How Volvo plans to cut CO2 emissions by more than 40 percent
The largest manufacturing company in the Nordic region, Volvo Car Group has joined forces with global paper products company, Stora Enso to reduce carbon emissions at Volvo’s manufacturing plant in Belgium by more than 40 percent.
The move is part of Volvo’s long-term commitment to reduce its carbon footprint.
Stora Enso is located within close proximity to Volvo’s manufacturing facility in Belgium allowing the two companies to work together to save energy. In 2015, a 4km long hot water pipeline is being installed between the two plants, which can transport compressed water at a temperature of 125 degrees Celsius from Store Enso to Volvo. This water will be used to bring Volvo’s buildings and paint booths up to temperature. According to both companies, the pipes will be heavily insulated and the heat loss will be less than a few degrees Celsius when the hot water arrives in the car plant.
Volvo Cars will as a direct result substantially reduce its use of fossil fuels for heating purposes, decreasing its CO2 emissions and energy costs. It is estimated that the project will lead to a reduction of 15,000 tons of CO2 per annum, a net decrease of more than 40 percent of total carbon emissions.
Volvo has ambitious plans “to be among the leaders in climate neutral operations and energy efficiency,” it said in a statement. The joint project with Stora Enso makes this ambition a reality and reduces its overall European emissions by 24 percent.
Construction of the pipeline will begin in 2015 and the first hot water will be delivered late 2016.
Promoting sustainable relationships
“We are extremely pleased that two major companies in the port area of Ghent have decided to join forces in a project which benefits us both. Volvo is able to lower its CO2 emissions and energy costs, which is in line with our efforts to improve our internal efficiency and to promote sustainability, both in the cars we make and in our production processes.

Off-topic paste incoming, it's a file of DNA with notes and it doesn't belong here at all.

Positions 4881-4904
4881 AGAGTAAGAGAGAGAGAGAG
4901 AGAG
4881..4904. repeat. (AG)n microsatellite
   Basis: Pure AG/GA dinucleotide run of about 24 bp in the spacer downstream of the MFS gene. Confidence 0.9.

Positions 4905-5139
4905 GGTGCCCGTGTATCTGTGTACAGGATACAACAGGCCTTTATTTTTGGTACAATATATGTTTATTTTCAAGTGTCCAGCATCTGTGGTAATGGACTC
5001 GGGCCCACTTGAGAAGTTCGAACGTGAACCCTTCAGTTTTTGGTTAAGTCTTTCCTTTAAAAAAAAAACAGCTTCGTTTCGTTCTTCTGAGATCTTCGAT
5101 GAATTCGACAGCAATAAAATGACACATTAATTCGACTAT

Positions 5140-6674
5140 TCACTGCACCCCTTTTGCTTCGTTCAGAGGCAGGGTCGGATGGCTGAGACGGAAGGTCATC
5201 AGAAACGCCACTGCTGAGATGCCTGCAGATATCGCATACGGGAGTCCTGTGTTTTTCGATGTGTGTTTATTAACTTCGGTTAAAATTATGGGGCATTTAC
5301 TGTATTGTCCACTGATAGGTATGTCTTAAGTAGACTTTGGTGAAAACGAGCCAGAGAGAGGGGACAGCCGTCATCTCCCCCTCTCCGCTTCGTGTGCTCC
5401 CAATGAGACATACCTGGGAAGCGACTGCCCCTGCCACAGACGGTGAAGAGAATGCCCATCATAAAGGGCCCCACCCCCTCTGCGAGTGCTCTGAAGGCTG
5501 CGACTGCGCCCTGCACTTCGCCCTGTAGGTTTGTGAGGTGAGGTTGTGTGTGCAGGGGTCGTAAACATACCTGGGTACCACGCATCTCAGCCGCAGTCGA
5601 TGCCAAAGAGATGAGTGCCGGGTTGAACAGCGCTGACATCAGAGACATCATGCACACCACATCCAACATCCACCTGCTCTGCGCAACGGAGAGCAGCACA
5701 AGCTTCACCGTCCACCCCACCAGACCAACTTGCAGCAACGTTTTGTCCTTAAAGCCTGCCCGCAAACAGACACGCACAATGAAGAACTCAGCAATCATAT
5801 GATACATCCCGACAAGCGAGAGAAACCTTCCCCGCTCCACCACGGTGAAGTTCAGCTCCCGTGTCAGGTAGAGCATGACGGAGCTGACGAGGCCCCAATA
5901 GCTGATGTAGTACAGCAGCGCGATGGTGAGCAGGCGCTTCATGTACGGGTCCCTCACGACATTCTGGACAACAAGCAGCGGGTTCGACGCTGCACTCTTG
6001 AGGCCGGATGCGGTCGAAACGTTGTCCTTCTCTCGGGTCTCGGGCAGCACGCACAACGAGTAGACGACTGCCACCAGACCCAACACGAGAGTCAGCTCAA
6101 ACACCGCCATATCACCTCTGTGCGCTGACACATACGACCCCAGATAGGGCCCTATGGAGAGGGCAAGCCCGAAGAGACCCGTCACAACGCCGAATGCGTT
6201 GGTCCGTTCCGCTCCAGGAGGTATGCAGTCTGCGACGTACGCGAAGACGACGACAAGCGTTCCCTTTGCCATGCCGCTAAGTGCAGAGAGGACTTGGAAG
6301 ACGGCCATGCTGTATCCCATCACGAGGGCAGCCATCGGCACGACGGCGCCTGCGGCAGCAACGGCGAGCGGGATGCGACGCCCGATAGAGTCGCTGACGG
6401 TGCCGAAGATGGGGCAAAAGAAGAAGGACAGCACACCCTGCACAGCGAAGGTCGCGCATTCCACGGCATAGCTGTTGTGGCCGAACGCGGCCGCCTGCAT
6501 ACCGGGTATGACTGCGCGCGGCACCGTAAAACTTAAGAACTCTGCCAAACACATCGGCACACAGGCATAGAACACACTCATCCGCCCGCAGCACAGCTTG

“The deal with Stora Enso is one for the long term, rightly supported by the Flemish government. It is also a positive signal for the future, highlighting that Volvo Car Gent is here for the long term. The benefits of the investments will be tangible starting in the latter half of 2016 and in the years to come,” said Eric Van Landeghem, managing director of Volvo Cars in Gent, Belgium.
Chris De Hollander, managing director of Stora Enso said, “The construction of a system of industrial district heating outside our premises and the delivery of external green heat to Volvo Car Gent leads to increased energy efficiency, which is beneficial to the environment and increases the use of our assets.
“This long-term co-operation between the largest paper producer and a major car producer in the Harbor of Ghent fits completely within the intention of the Stora Enso group “Do good for the people and the planet”. The fact that Stora Enso Langerbrugge and Volvo Car Gent shake hands in their pursuit of more sustainable solutions also means strengthening our economic anchoring in the Harbor of Ghent.”
The sustainable project has received financial assistance from the Flemish Government, which provided an ecology subsidy of 2 million euro.